By Nii B. Andrews.

Paul Robeson was a polymath with a flaming social conscience.

He graduated Columbia Law School and funded his studies by performing in concerts, coaching and playing professionally in the NFL.

Robeson renounced the legal profession on account of the discrimination that he encountered; he then restricted his activities to the stage and screen as his chosen arenas for a tenacious fight against fascism and the denial of human rights.

PAUL ROBESON: Jacob Epstein; bronze, H 34.5 x W 21.5 x D 29.5 cm; 1927. Marble Plinth: H 14 x W 20 x D 22 cm. Courtesy York Art Gallery.

In 1927, Robeson’s friend – the British-American sculptor Sir Jacob Epstein, after a visit to New York executed a bronze bust of Robeson.

One art patron on viewing the bust stated, “It certainly is a work where the texture of the bronze is fascinating.

It seems to draw attention to the humanity and energy of the living subject as opposed to a more god-like flawless smoothness.”

Paul Robeson was an incredible human being with a bearing, poise and charisma not found in many.

His quiet strength and dignity were accompanied with a voice, oration, articulation that were all something to behold.

He faced and stared down Joe McCarthy and the House of Un American Activities, along with Edgar Hoover and the American government.

The extraordinary relationship between Robeson and Epstein was almost certainly based on shared values, their lived experience of bigotry and discrimination (Epstein was the son of Polish-Jewish refugees and Robeson’s father was born into slavery), and music.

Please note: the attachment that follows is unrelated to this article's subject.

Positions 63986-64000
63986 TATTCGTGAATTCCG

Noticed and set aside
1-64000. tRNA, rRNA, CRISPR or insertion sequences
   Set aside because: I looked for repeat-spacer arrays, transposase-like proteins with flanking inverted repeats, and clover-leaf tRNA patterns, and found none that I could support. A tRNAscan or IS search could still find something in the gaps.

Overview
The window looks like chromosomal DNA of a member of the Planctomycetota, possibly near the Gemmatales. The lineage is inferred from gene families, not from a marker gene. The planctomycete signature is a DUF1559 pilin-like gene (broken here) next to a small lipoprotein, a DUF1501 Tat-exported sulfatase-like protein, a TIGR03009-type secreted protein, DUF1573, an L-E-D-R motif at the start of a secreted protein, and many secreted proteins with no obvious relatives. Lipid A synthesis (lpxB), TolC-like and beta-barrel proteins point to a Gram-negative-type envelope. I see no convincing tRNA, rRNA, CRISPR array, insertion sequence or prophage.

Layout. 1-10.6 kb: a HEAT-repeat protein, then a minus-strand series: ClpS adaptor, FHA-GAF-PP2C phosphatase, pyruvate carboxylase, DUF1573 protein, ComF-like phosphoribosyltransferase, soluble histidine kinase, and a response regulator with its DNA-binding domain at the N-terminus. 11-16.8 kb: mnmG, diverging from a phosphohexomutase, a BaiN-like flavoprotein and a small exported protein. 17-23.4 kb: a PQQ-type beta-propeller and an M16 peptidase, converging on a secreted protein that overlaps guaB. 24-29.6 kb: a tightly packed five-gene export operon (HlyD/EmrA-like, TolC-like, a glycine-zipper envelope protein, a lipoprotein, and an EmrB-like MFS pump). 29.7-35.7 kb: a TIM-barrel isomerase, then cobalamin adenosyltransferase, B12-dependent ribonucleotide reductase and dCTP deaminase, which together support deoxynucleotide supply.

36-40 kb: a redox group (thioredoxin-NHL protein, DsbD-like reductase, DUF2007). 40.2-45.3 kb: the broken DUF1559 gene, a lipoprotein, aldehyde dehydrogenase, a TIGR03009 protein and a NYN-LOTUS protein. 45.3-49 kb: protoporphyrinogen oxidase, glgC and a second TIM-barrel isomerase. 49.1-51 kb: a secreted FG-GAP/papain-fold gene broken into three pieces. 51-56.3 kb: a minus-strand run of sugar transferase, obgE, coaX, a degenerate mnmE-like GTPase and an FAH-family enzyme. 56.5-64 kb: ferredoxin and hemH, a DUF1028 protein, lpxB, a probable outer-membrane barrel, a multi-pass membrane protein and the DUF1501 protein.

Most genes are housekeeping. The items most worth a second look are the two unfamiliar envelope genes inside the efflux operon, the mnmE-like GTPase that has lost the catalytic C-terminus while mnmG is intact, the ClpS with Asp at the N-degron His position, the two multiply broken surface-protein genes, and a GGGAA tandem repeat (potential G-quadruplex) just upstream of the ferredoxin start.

Their friendship has produced a stunning piece of work of a remarkable man by an accomplished artist.

It captures the essence of pride, dignity and even defiance that were central to Robeson’s life.

Work like this is a powerful advocacy for more traditional materials such as bronze.


  1. Once again, thank you very much for providing some inspiration for the day.

    I appreciate both the image of the art piece and the powerful writing about the piece; this exquisite bronze piece depicting this extraordinary man.

    I had almost completely forgotten about him.I really should not have done so because of who he was then and what he still is now.He is indeed still relevant : Think indeed George Floyd.

    Somehow,somehow, this image evokes the more recent memories of the latter.

    Actually,there is a certain physical resemblance between this piece depicted here and the images that we saw so often of the latter in the recent past.

    I now recall hearing ,so often in my early childhood –which I lived during our fledgling years as a genuine Pan African country–that wonderful and rich voice of Robeson which was just as striking as his reputation as one who had stood and fought against the belittling of the black man.

    I agree with you that the medium of brass is so apt, its colour and quality expressing so much better the man’s raw blackness and strength than other materials might have done.

    A remarkable outcome of love between two accomplished men,one an artist and the other a musician :each one a master in his own domain of the arts .

    1. Thank you for taking the time to write such a comprehensive note in order to share your thoughts and provide valuable feedback.

      It is deeply appreciated.

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